There’s a package of forty challenges offered, things like drawing squares or making rosettes of circles or the like, and if that’s not enough there’s the challenge in beating a par for the number of moves required. Meanwhile I’m gratified to learn that, years after I had to do this stuff for school, I’ve still remembered how to do bisections of lines and angles, and how to drop perpendiculars to a point.

    (I haven’t figured yet how to draw a circle to an arbitrary point — sometimes you don’t need to connect anywhere particular — but imagine if I read the instructions maybe that would be obvious or something.)

    • mariyaboyko 1:54 pm on Wednesday, 7 August, 2013 Permalink | Reply

      geometry is one of my favorites branches of math! Too bad they do not teach it in Canada anymore :(


  • Joseph Nebus 7:51 pm on Monday, 24 December, 2012 Permalink | Reply
    Tags: , , compass, globe, , , , ,   

    Could “Arthur Christmas” Happen In Real Life? 

    If you haven’t seen the Aardman Animation movie Arthur Christmas, first, shame on you as it’s quite fun. But also you may wish to think carefully before reading this entry, and a few I project to follow, as it takes one plot point from the film which I think has some interesting mathematical implications, reaching ultimately to the fate of the universe, if I can get a good running start. But I can’t address the question without spoiling a suspense hook, so please do consider that. And watch the film; it’s a grand one about the Santa family.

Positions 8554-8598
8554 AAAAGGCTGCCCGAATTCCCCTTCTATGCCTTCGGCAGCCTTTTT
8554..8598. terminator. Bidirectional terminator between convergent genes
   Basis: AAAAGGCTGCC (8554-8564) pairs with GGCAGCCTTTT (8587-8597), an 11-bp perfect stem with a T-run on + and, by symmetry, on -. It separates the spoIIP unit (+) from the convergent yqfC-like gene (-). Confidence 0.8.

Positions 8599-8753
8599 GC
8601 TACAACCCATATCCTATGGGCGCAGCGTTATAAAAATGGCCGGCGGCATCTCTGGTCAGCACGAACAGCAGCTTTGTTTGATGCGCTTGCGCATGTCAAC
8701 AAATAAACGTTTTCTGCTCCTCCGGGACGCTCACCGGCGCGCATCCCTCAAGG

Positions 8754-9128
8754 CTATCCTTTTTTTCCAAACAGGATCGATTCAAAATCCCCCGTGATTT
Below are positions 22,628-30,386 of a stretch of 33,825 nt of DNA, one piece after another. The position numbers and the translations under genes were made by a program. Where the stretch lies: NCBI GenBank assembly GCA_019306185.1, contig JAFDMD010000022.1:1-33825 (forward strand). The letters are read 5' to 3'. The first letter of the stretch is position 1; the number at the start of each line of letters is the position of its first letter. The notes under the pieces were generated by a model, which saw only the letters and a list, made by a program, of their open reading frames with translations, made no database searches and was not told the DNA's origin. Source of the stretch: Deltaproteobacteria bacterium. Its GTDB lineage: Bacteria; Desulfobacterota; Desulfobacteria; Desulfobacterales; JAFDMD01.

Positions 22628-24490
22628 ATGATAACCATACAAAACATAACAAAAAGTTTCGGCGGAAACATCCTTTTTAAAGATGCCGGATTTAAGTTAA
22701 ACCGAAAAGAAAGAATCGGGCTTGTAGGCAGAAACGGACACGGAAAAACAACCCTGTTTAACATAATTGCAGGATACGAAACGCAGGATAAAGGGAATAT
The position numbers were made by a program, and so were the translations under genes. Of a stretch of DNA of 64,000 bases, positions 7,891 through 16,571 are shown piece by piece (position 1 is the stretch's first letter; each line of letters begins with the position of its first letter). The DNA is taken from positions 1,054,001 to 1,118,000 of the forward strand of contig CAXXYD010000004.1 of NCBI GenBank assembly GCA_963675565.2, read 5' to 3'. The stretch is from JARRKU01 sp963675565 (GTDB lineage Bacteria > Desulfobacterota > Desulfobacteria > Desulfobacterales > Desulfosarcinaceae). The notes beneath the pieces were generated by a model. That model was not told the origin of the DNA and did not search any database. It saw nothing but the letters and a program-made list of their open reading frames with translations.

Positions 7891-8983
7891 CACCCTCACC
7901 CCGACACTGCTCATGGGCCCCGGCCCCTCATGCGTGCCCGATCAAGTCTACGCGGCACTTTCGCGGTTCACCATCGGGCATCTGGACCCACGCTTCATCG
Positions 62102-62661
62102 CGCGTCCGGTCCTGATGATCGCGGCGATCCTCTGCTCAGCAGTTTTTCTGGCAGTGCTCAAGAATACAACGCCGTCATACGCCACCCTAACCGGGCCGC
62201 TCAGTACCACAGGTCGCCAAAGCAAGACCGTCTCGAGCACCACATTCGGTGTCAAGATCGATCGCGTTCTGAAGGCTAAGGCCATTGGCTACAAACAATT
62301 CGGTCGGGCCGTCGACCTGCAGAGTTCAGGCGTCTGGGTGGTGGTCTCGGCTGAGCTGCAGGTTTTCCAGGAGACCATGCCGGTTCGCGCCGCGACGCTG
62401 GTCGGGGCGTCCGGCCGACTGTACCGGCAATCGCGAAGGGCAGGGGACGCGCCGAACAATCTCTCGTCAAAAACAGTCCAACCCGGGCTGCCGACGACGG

The premise — without spoiling more than the commercials did — starts with Arthur, son of the current Santa, and Grand-Santa, father of the current fellow, and a linguistic construct which perfectly fills a niche I hadn’t realized was previously vacant, going off on their own to deliver a gift accidentally not delivered to one kid. To do this they take the old sleigh, as pulled by the reindeer, and they’re off over the waters when something happens and there I cut for spoilers.

    (More …)

    • fluffy 11:36 pm on Monday, 24 December, 2012 Permalink | Reply

      For example they could try maintaining a precise angle to the Northwest and end up circling around the North pole in ever-tighter circles until they eventually converge at the North pole and simply spin in place (or explode due to division by zero).


      • Joseph Nebus 5:07 am on Thursday, 27 December, 2012 Permalink | Reply

        Yes, that’s the loxodrome shape. Unless they’re heading exactly in one of the cardinal directions, they would end up in an infinitely long spiral, or at least until they get near enough a pole that some other navigational scheme breaks things up.


    • Rocket the Pony (@Blue_Pony) 3:39 pm on Tuesday, 25 December, 2012 Permalink | Reply

      I suppose ultimately it depends on how reindeer navigate. If they use uncorrected magnetic navigation, that might happen. If they use inertial navigation, they’re more likely to behave like an orbiting satellite, albeit probably with less westward deviation as seen from the ground, since the air is going to help carry them along with the motion of the earth to a greater or lesser degree. If that’s the case, then reindeer should pass withim sight, if not directly overhead, eventually.


      • Joseph Nebus 5:08 am on Thursday, 27 December, 2012 Permalink | Reply

        Yeah, that’s one of the points to be refined here: depending on different interpretations of what it means to keep going in the same direction, different outcomes are possible. I mean to get to the “orbiting satellite” alternative next.